Every organisation that is around for long enough develops its own jargon. One question that we in ESI ask ourselves often is whether a given draft “can be understood by a perceptive fourteen-year-old.” Does it meet the fourteen-year-old test?
The logic behind this is simple: whether we write about the Bosnian constitution, rural poverty, election monitoring, the furniture business in Turkey or the European statistical system, we try to communicate with people from many countries with different backgrounds. We imagine a group of readers consisting of a Bosnian minister, a Turkish journalist, an Italian diplomat and an American NGO activist. We assume that our readers are experts in their fields, experienced and pressed for time. We do, however, assume that they are as impatient with bad writing as we are.
A literate and curious fourteen-year-old already knows a lot about the world and is eager to learn more every day. What she is not yet familiar with is the jargon in any field. She is also likely to ask what a certain concept actually means when it is first encountered, whether “human capital”, “free and fair elections”, a “functioning market economy” or “annual GDP growth.” Or what the purpose of any text or discipline is.
Marc Bloch – great writer
In his book The Historian’s Craft Marc Bloch, one of the greatest historians of the twentieth century, put himself in the position of a father asked by his child: “What is the use of history?” And then he sets out to answer this simple but certainly not childish question in a book written while he was already part of the French resistance in 1942. (He was later arrested and shot by the Gestapo).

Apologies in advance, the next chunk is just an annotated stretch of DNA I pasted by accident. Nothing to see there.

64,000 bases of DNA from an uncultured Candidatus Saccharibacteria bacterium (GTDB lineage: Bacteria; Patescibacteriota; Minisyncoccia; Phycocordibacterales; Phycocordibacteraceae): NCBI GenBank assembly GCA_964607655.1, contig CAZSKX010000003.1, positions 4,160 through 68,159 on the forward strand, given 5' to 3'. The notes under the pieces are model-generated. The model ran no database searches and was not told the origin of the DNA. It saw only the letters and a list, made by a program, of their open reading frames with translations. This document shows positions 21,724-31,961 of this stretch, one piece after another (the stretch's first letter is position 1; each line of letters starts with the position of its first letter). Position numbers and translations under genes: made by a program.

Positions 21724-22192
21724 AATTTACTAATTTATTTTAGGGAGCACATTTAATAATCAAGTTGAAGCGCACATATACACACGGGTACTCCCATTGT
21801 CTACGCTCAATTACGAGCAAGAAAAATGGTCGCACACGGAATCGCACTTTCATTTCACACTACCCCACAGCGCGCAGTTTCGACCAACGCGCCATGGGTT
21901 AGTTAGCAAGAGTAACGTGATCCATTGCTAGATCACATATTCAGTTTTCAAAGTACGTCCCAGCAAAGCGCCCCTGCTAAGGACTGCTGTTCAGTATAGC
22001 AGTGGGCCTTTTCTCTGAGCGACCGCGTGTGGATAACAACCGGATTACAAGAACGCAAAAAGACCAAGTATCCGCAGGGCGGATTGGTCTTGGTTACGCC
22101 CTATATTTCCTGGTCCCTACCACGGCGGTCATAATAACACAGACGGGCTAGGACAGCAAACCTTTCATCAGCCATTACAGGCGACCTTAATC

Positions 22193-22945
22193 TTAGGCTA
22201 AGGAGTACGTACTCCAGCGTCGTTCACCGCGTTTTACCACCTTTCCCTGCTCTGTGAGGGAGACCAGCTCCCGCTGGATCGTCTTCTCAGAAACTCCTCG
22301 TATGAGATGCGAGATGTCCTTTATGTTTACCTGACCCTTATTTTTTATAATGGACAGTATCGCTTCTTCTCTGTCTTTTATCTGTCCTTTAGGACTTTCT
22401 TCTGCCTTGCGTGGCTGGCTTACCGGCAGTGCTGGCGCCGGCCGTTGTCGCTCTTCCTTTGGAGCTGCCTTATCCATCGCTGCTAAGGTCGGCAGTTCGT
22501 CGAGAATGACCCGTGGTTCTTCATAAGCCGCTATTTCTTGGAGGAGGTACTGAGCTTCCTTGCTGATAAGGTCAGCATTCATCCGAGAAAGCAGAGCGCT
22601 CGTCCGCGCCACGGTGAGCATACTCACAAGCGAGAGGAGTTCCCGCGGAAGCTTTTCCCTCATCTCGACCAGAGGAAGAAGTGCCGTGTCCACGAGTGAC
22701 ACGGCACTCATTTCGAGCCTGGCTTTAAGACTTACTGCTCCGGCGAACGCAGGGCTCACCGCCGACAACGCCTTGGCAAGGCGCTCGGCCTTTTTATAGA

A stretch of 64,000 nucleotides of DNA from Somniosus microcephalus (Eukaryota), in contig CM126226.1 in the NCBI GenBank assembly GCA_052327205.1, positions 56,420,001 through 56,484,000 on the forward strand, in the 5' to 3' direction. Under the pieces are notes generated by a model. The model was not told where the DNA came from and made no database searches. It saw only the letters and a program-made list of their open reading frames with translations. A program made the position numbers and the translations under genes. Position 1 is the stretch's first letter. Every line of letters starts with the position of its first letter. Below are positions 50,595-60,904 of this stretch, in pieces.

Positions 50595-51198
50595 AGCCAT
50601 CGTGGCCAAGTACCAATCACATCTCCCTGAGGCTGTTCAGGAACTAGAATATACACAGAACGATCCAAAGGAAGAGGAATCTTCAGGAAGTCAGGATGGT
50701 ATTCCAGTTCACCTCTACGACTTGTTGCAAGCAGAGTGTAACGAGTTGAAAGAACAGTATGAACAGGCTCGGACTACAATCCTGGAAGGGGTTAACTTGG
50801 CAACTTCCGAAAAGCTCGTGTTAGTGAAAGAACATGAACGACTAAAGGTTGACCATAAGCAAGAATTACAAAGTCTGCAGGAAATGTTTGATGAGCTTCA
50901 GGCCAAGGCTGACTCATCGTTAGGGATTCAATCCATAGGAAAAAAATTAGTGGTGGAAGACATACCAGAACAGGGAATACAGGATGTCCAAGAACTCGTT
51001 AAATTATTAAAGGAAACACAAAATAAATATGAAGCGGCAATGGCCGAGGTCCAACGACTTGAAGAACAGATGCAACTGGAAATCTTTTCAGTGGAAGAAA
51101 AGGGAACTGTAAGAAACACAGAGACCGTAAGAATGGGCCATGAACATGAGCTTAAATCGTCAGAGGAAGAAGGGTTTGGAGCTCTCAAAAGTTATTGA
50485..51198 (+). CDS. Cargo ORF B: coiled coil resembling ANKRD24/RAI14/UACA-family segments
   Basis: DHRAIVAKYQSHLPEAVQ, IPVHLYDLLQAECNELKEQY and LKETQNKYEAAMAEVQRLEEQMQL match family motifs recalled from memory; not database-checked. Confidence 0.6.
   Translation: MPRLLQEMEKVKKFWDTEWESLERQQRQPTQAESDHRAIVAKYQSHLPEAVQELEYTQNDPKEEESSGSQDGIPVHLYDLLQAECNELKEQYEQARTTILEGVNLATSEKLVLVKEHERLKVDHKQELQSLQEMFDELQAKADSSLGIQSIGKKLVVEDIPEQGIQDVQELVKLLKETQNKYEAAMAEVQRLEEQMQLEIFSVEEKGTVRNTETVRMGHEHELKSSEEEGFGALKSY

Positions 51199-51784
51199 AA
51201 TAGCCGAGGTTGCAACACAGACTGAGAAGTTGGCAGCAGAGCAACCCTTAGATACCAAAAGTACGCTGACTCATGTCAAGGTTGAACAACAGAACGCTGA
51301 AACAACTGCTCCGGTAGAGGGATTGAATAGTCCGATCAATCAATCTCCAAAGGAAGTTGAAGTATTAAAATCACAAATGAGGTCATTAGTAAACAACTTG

When the stakes are real, there is no time for any but important questions to be addressed. And to always aim, even if one falls short, for the elegance and simplicity of masters like Bloch.
To write in “Fourteenish” is thus to write for a broad audience of concerned readers; eager to learn but impatient; for readers interested in a wide variety of issues on which they cannot always be experts; for readers who always ask: “What is the point?”
As William Zinsser put it in his classic On Writing Well – required reading for anybody drafting policy papers – “writers must therefore constantly ask: what am I trying to say?” And writers must remember:
“In terms of craft, there’s no excuse for losing readers through sloppy workmanship. If they doze off in the middle of your article, because you have been careless about a technical detail, the fault is yours.”
One of the ambitions of this blog is to begin to “translate” policy papers on different issues, in particular texts on economic development and EU policy, into Fourteenish.
We begin this series of with Reflections on (not) writing well on economies; followed by a look at a thought-provoking and lucid policy paper, the 2015 Kosovo NERP (National Economic Reform Programme).
PS: If you come across any text – a policy paper or an academic report – which you believe deserves to be held up as an example of a particularly badly or well written text, please send it to firstname.lastname@example.org.